ALLERGY, RESPIRATORY
Childhood Food Allergies on the Rise
Herbal Remedy Could Halt Peanut Allergy
Traffic, Dust Linked to Asthma in Kids
ALTERNATIVE MEDICINE
Massage Therapy Helps Those With Advanced Cancer
Meditation May Boost Short-Term Visual Memory
Insight on Herbals Eludes Doctors, Patients Alike
ANIMAL CARE
'Comfort Dogs' Come to Emotional Rescue
Separation Anxiety, Canine-Style
Safe Toys for Dogs
BONES & JOINTS
Rheumatoid Arthritis a Threat to the Heart
Genes May Help Drive Rotator Cuff Injury
Study Examines How Rheumatoid Arthritis Destroys Bone
CANCER
To Quit Smoking, Try Logging On
Many Cancer Survivors Don't Adopt Healthy Lifestyle
Lifting Weights Can Ease Arm Swelling in Breast Cancer Survivors
CAREGIVING
Memory Loss Help from Brain Supplement Prevagen
Study Casts Doubt on Influential Hospital Safety Survey
Exercise During Pregnancy May Help Baby
CIRCULATORY SYSTEM
Drink a Little Wine, Live a Little Longer
Years of Exposure to Traffic Pollution Raises Blood Pressure
Tai Chi and Qigong Offer Many Health Benefits: Review
COSMETIC
What to Do If You Have Unsightly Veins
Health Tip: After Liposuction
Contact Lenses Boost Kids' Self-Image
DENTAL, ORAL
Sports Drinks May Be Tough on Teeth
Study Links Osteoporosis Drugs to Jaw Trouble
Toothbrushing May Stave Off Heart Woes
DIABETES
Fructose-Sweetened Drinks Up Metabolic Syndrome Risk
Laughter May Lower Heart Attack Risk in Diabetics
'Standard' Glucose Test May Be Wrong One for Obese Children
DIET, NUTRITION
DASH Diet Has Extra Benefits for Women's Health
Fish Oil's Benefits Remain Elusive
Brown Rice Tied to Better Heart Health in Study
DISABILITIES
Review Finds Marijuana May Help MS Patients
Could Your Cell Phone Help Shield You From Alzheimer's?
ENVIRONMENTAL HEALTH
Researchers ID Genetic Markers for Esophageal Cancer
Ozone-Depleting Inhalers Being Phased Out
Clear Skies Have Become Less So Over Time, Data Show
EYE CARE, VISION
Eye Problems, Hearing Loss May Be Linked
When Corks Fly, Watch the Eyes
Statin Drugs Cause Eye Disorders
FITNESS
Tai Chi and Qigong Offer Many Health Benefits: Review
The Juice From Beetroots May Boost Stamina
Marathoners Go the Distance on Heart Health
GASTROINTESTINAL PROBLEMS
Olive Oil May Protect Against Bowel Disease
New Yogurt May Ease Stomach Ulcers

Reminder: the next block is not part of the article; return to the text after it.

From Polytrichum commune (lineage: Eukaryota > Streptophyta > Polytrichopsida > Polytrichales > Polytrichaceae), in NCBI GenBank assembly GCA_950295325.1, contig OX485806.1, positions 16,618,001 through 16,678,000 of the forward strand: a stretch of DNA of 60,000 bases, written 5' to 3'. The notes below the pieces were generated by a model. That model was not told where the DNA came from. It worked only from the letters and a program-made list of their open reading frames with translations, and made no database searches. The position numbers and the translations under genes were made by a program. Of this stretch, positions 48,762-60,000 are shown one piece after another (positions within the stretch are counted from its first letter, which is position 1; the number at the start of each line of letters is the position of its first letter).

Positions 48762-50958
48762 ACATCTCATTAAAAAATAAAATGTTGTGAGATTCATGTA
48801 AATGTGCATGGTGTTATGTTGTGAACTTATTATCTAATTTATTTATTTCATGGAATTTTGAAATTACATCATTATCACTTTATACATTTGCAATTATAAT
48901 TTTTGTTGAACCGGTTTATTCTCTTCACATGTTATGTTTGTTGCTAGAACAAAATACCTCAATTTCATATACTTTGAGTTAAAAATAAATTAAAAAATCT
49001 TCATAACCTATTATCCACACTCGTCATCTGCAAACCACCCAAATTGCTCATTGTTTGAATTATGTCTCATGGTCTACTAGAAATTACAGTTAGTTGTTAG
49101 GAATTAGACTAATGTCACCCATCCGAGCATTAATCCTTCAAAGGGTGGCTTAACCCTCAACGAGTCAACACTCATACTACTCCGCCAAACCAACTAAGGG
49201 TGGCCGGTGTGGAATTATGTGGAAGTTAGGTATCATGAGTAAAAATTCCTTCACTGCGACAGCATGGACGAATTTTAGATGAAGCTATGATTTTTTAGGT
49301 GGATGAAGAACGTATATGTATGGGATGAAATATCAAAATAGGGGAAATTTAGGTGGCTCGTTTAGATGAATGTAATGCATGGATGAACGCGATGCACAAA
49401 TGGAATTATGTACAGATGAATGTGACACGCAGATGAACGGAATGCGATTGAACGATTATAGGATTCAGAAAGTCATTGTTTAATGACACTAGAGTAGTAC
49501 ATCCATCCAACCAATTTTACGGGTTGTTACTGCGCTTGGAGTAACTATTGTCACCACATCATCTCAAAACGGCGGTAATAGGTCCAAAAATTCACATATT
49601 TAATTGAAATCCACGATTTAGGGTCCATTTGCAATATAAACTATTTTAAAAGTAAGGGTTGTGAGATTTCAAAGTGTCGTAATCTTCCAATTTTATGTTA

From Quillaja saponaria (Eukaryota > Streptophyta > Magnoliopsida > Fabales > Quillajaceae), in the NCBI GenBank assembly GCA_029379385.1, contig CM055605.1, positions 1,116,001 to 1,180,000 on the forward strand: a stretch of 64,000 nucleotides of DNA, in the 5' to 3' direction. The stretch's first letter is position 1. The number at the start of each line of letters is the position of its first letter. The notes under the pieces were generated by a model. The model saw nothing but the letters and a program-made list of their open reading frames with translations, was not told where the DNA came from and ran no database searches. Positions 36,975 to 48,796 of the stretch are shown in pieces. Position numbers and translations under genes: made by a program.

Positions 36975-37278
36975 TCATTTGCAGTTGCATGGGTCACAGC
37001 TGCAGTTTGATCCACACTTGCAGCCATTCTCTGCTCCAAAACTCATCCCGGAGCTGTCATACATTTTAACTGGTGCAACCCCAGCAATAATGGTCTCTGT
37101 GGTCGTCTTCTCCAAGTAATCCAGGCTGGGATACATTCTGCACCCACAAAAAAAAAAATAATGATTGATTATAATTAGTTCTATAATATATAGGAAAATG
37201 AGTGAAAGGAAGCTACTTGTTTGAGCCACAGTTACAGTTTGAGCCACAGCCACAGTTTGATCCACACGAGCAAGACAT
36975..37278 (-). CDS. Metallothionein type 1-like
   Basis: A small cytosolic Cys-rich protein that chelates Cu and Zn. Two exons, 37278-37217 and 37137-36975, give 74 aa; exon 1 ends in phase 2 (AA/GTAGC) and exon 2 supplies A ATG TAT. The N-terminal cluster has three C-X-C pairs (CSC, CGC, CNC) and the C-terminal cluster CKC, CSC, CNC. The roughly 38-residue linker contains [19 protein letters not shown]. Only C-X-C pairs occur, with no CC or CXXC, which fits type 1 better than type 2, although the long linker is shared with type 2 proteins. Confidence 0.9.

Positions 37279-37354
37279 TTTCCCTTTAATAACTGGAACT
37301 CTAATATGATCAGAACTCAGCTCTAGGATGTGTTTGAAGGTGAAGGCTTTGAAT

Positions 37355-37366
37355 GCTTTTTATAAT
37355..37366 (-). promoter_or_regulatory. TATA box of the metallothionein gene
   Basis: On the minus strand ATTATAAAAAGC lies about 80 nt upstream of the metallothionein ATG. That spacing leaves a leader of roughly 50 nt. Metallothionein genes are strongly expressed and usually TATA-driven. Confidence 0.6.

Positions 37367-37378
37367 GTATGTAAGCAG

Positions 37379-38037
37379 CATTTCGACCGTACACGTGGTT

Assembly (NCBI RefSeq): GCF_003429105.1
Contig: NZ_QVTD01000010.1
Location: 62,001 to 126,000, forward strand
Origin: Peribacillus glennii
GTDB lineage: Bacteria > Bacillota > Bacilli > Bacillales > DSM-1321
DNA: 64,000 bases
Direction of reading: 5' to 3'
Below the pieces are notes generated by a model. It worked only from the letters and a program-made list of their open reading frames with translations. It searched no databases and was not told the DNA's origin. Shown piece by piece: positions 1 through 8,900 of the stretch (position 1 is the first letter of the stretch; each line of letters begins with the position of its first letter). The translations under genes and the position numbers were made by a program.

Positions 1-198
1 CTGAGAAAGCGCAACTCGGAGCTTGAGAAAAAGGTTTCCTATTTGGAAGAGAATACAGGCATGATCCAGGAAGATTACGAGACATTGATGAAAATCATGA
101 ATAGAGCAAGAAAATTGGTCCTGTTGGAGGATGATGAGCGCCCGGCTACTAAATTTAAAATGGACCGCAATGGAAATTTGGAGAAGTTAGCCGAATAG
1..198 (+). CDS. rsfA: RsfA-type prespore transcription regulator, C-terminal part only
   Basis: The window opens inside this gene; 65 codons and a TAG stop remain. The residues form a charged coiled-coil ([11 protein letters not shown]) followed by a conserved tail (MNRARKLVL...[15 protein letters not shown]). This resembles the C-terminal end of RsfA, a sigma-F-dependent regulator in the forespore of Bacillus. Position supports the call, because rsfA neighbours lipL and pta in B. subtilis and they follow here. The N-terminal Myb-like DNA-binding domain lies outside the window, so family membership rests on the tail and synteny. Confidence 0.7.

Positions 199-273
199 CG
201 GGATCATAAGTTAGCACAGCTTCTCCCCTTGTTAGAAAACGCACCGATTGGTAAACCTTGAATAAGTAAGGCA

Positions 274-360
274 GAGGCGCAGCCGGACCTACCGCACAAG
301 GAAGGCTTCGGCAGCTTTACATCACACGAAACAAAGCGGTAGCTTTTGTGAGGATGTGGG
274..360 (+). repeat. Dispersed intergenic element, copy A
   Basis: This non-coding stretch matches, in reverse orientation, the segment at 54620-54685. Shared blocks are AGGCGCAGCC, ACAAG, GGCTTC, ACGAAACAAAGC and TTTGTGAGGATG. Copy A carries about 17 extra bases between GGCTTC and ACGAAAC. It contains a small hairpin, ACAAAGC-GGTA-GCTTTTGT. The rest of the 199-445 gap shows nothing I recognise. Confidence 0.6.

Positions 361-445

Soothing Imagery May Help Rid Some Kids of Stomach Pain
GENERAL HEALTH
New Options Offered for Sleep Apnea
Workplace Wellness Seems to Really Work
Ski Helmets Encouraged for All
HEAD & NECK
Ski Helmets Encouraged for All
Zen May Thicken Brain, Thwart Pain
Many Children Will Outgrow Headaches
HEALTH & TECHNOLOGY
Magnet Therapy May Ease Hard-to-Treat Depression
Subway Defibrillators Save Lives
The Internet Is Becoming One-Stop Shopping for Health Help
HEARING
Noise Hurts Men's Hearing More, Study Shows
Summer Sounds Can Lead to Hearing Loss
HEART & CARDIOVASCULAR
Brown Rice Tied to Better Heart Health in Study
Relaxation Tapes or Mozart Lower Blood Pressure
Cocoa in Chocolate May Be Good for the Heart
INFECTIOUS DISEASE
Dry Weather Boosts Odds of Flu Outbreaks
Viral Infection Might Trigger High Blood Pressure
Swine Flu Is Now a Pandemic Says W.H.O.
INFERTILITY
Obesity May Affect Fertility in Young Womene
KID'S HEALTH
St. John's Wort Doesn't Work for ADHD
Teen Stress May Have Roots in First Three Years of Life
Health Tip: Back Pain in Children
MEN'S HEALTH
Low Iron Levels Cut Cancer Risk in Men With PAD
Whole Grains, Bran May Fight Hypertension in Men
The Dark Side of Vegetarianism
MENTAL HEALTH
Optimism May Boost Immune System
Chocolate a Sweet Pick-Me-Up for the Depressed
The Acne Drug Accutane More Than Doubles Depression Risk
PAIN
Tai Chi May Help Ease Fibromyalgia
Are We Exercising Pain Away? Not So Much.
Acupuncture, Real or Fake, Eases Back Pain
PHYSICAL THERAPY
PREGNANCY
Alternative Treatments May Boost IVF Success
Placebo Acupuncture Tied to Higher IVF Pregnancies
Breast-Feeding Benefits Moms and Babies
SENIORS
Community Exercise Programs Boost Seniors' Strength
Any Old Cane Won't Do
Want Better Health in the New Year, Add Exercise to Your Day
SEXUAL HEALTH
SLEEP DISORDERS
Better Sleep, Grades Seem to Go Up
Lose Weight, Sleep Apnea May Improve
Exercising Throat Muscles May Relieve Sleep Apnea
WOMEN'S HEALTH
Natural Oils Help Lower Body Fat For Some
Prenatal Stress May Boost Baby's Asthma Risk
Air Pollution Slows Women's Marathon Times
Add your Article

Fish Oil Supplements Help With Heart Failure

By Ed Edelson
HealthDay Reporter